Berlin: The head of Volkswagen AG’s Audi brand was named a suspect in the diesel-rigging scandal, making him the highest-ranking active official in a probe that’s now focusing on upper management nearly three years after the carmaker admitted to cheating.
The homes of Rupert Stadler and another Audi board member were raided on Monday, Munich prosecutors said in an emailed statement. Both are being investigated for fraud and falsifying public documents relating to sales of diesel cars in Europe.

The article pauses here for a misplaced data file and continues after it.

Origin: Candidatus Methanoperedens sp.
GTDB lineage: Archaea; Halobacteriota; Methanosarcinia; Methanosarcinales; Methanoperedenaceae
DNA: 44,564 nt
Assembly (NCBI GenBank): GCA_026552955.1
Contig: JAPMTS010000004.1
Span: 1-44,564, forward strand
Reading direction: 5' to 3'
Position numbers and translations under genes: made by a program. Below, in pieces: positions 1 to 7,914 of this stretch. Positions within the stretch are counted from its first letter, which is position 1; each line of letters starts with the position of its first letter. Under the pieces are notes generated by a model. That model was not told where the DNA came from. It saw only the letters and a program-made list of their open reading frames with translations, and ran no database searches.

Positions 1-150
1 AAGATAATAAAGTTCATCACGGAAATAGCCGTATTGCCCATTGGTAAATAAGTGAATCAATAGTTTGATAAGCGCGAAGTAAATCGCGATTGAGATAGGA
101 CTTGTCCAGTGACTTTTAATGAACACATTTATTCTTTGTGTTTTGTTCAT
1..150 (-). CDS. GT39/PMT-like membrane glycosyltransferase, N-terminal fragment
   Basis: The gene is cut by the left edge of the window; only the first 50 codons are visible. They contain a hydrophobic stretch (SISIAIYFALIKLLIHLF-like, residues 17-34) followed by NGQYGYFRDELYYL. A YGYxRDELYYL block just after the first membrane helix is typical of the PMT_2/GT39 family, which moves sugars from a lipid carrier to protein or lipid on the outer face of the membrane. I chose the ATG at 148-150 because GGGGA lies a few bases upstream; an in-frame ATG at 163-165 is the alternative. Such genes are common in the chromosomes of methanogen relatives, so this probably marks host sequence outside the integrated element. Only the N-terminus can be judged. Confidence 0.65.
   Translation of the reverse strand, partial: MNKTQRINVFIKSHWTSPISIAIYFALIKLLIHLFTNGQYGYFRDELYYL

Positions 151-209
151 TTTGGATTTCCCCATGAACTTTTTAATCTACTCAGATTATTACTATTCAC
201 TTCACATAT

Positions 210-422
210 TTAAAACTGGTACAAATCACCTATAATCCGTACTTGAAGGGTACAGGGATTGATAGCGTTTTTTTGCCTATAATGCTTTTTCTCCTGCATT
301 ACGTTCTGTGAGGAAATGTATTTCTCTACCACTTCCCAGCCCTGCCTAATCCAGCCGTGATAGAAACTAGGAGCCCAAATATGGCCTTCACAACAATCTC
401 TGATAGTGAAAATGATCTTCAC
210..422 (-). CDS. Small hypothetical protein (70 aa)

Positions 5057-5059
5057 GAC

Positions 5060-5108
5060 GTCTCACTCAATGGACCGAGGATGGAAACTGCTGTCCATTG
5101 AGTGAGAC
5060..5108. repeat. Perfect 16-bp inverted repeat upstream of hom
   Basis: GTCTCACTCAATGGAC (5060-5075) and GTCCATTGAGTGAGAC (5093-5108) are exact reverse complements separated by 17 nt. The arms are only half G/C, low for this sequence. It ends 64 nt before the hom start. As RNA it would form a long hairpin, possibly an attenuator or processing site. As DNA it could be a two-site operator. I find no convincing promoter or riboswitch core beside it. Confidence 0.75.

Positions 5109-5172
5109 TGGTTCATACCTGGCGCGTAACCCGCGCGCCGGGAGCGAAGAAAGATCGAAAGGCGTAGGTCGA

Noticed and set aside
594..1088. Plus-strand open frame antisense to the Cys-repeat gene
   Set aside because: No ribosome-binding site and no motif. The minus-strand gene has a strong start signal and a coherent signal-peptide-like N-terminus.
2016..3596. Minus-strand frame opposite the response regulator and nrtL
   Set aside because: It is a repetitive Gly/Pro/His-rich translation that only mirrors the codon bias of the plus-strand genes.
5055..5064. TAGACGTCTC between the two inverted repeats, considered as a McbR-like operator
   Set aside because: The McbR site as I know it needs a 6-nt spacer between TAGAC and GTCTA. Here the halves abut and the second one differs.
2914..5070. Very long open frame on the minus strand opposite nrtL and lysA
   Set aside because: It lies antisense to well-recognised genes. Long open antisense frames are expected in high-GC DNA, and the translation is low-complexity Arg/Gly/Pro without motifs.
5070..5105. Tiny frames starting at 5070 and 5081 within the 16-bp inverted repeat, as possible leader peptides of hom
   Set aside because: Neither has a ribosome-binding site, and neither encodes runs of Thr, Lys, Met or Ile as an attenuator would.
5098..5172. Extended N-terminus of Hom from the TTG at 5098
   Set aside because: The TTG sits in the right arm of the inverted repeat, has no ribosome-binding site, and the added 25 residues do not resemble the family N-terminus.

The second suspect is Bernd Martens, Audi’s head of purchasing, according to a person familiar with the investigation who declined to be identified because prosecutors haven’t disclosed the name. Martens led a diesel task force at Audi, which was set up to coordinate the handling of the crisis with the parent company.
The news hit as Volkswagen was briefing journalists at its Wolfsburg headquarters on efforts to bolster internal compliance and integrity programs.
VW has faced a barrage of investigations and lawsuits since US authorities disclosed in September 2015 that the carmaker had rigged engines on 11 million diesel models to cheat on emissions tests.
VW has earmarked more than $29.5 billion to pay fines, settlements and other costs.